Compulsory acquisitions

June 28, 2017

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Wednesday 28 June, 2017

 

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John Darley, Independent MLC  (5AA 11.08-11.17)  Compulsory acquisitions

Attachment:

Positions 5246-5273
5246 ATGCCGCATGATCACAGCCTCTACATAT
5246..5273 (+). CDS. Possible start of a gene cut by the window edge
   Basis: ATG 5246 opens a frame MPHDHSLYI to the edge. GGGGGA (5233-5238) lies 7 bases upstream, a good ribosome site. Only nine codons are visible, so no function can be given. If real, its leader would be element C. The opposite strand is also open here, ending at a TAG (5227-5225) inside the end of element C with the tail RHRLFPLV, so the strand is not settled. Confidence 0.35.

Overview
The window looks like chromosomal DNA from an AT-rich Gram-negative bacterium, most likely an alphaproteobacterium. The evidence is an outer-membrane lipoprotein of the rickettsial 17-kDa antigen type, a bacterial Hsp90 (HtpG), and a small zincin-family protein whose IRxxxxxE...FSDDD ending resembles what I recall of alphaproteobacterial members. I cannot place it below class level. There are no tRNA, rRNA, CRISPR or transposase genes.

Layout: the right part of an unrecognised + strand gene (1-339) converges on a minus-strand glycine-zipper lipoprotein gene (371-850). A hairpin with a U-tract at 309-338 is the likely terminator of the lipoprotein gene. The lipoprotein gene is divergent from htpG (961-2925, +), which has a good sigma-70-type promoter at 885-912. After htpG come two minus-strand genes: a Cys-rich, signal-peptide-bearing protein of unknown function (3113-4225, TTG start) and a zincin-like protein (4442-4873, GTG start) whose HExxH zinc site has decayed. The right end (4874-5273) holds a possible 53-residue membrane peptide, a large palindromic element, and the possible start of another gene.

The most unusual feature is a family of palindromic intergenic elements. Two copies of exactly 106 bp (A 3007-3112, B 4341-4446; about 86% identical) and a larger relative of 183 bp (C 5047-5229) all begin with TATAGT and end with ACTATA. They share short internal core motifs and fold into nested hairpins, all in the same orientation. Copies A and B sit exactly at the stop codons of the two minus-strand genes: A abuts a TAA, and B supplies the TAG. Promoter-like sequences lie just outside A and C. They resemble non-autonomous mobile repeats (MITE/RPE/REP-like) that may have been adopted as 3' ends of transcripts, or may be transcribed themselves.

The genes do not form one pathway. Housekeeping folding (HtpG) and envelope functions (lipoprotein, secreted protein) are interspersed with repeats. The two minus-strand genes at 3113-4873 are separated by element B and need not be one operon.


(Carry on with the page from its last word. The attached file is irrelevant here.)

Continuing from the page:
(Byner:  I’ve always held the view that civility doesn't cost anything … I wish the Department of Transport and Infrastructure would adopt this relatively harmless philosophy, doesn't cost them any money, because we see the devastated property owners whose homes are going to be compulsorily acquired for the South Road upgrade have complained of bullying and intimidation by Government officials. Mr Deegan, aren’t you ashamed that people say that about your Department? … You damn well should be. Disturbing claims of arrogance and harassment during the acquisition process of hundreds of homes and businesses came out in a Parliamentary Committee hearing. Even a barrister, David Greenwell, who acted on behalf of some owners, referred to a culture of staff competing to offer the lowest possible compensation and land owners experiencing widespread intimidation. Now of course when it comes to getting taxes off you they want your property to be as valuable as possible because you’re rich so you pay up and if you don’t they’ll fine you – they’ll still want their money but they’ll fine you payday lender rates. They do this. But when it comes to the acquisition – and of course that’s got to happen, that’s progress and that happens – but it seems fairness doesn't exist now why and where does … this culture come from? John Darley you were on this very important committee, what answers could you get?...) … One of the most important things that came out of the whole inquiry was this business of DPTI’s culture. Now this Department in its various names for the last 50 years have carried on with this sort of bullying tactics and I must admit that during the life of the inquiry which was around about two years, that culture dramatically changed. One of the first things that came up was the fact that a lot of people whose houses were being compulsorily acquired were not given a proper explanation of the Land Acquisition Act and what it entailed, what the rights of the owners were but … during the course of the inquiry that attitude changed. (Byner:  …We’ve got people saying they’ve been bullied, they’ve been intimidated, that they’re basically being screwed. Are you saying that’s not happening now?) It has improved to a marked extent. Bearing in mind you were talking about the North South Corridor and that project has been on again, off again, that sort of thing and we took evidence from people who said the first thing they knew about it, they received a calling card in their letterbox or addressed – a letter not addressed to them personally, saying that the land was going to be acquired. We also had evidence whereby people were told ‘Well you can’t sell your property, the only purchaser is going to be the Government and so that’s that.’ Now as I say during the course of the inquiry that’s changed, there’s been a number of staffing changes in DPTI and that’s improved the situation and I think we’re now on the road to recovery, not that that helps a lot of the people whose properties were acquired. (Byner:  Were they dudded?) Some of them I think they were. (Byner:  How can the Government get away with that? Because is there not an Act of Law that actually spells out the process where there is supposed to be a degree of fairness and objectivity, where’s all that?) Exactly and also there’s case law that says – case precedents that say in the case of compulsory acquisition we should err on the side of a Liberal answer, in other words any element of doubt should be resolved in favour of the dispossessed owner. (Byner:  Well why didn’t that happen?) Because I think DPTI valuers were working to a budget and that was the problem but I think we’ve overcome that to a certain degree at the present time. (Byner:  Well that’s not good enough because if you’re telling us the law is different to what they’re doing, they’re not adhering to the law.) Well, their attitude has changed quite dramatically. Now one of the recommendations that was made was that for a payment of a – a solatium payment, now what that means, it’s a payment to take care of the fact that this is a compulsory acquisition, in other words people were being dispossessed of their houses and they had no choice. Now in New South Wales they have that system, we didn’t make any recommendation as to what it should be but everyone knows that valuation is not a precise science and so a common sense approach would be to say ‘Why doesn't the Government enact a solatium payment which could be five or ten per cent over and above the agreed compensation to be paid and that should satisfy everyone.’ (Byner:  What was the attitude of the Chief Executive when he was told by witnesses and those representing witnesses that the attitude of his so-called staff or valuers… was intimidating and bullying, what did he say to that?) He wheeled out some stats… he said that about 98% of all properties that were acquired, the owners were satisfied, however we’re not too sure about that because there is no record kept of these owners who lost their houses and so we couldn’t go and talk to them. (Byner:  Well then you can’t rely on the testimony can you.) No and I personally have spoken to a number of people over the years who said look, they were so fed up with the system they just took the compensation and moved on and they didn’t want to go through that exercise again. (Byner:  So what’s going to be done about this?) I think the CEO of DPTI has made a number of staffing changes in there and he’s certainly made some changes in terms of how they deal with people. They have to fully explain to people whose houses are going to be - (Byner:  …What’s the tariff if they don’t. This is what gets me: if you or I mere mortals would act like this under the circumstances they’d have us in pieces, why can they get away with it, we can’t?) There is a protection in the law that the Act allows a person to go to court but once again ordinary people don’t want to access that avenue, this is - (Byner:  Of course not, they haven’t got the money.) No. (Byner:  So this bullying and intimidation, how do we stop it?) Well I think that’s pretty well stopped now. (Byner:  Is it? Are you sure?) Well I haven’t heard any more complaints about it but I think the fact that DPTI now fully explained the Act and what the rights of the individuals have et cetera is on the right track to improving the situation. (Byner:  …Thank you… These things are emotional because if you live in a place and you’ve got a lot of connections with it … and there’s going to be road right through your living room of course you get pretty upset but the first thing you want to be able to do is get a price for your property that enables you to go back into the market and get something similar as to what you’ve got but … I just have grave misgivings about the public sector in certain circumstances of this state because there are too many Departments who we are seeing ignore the rules and nothing happens – sometimes they even get promoted so I think … if you want to stop bullying – see, this is the interesting thing, we go into our schools and say we have to do something about bullying and yes that’s a thing we need to do but if the Government’s doing it via its public sector, that’s not very helpful is it.)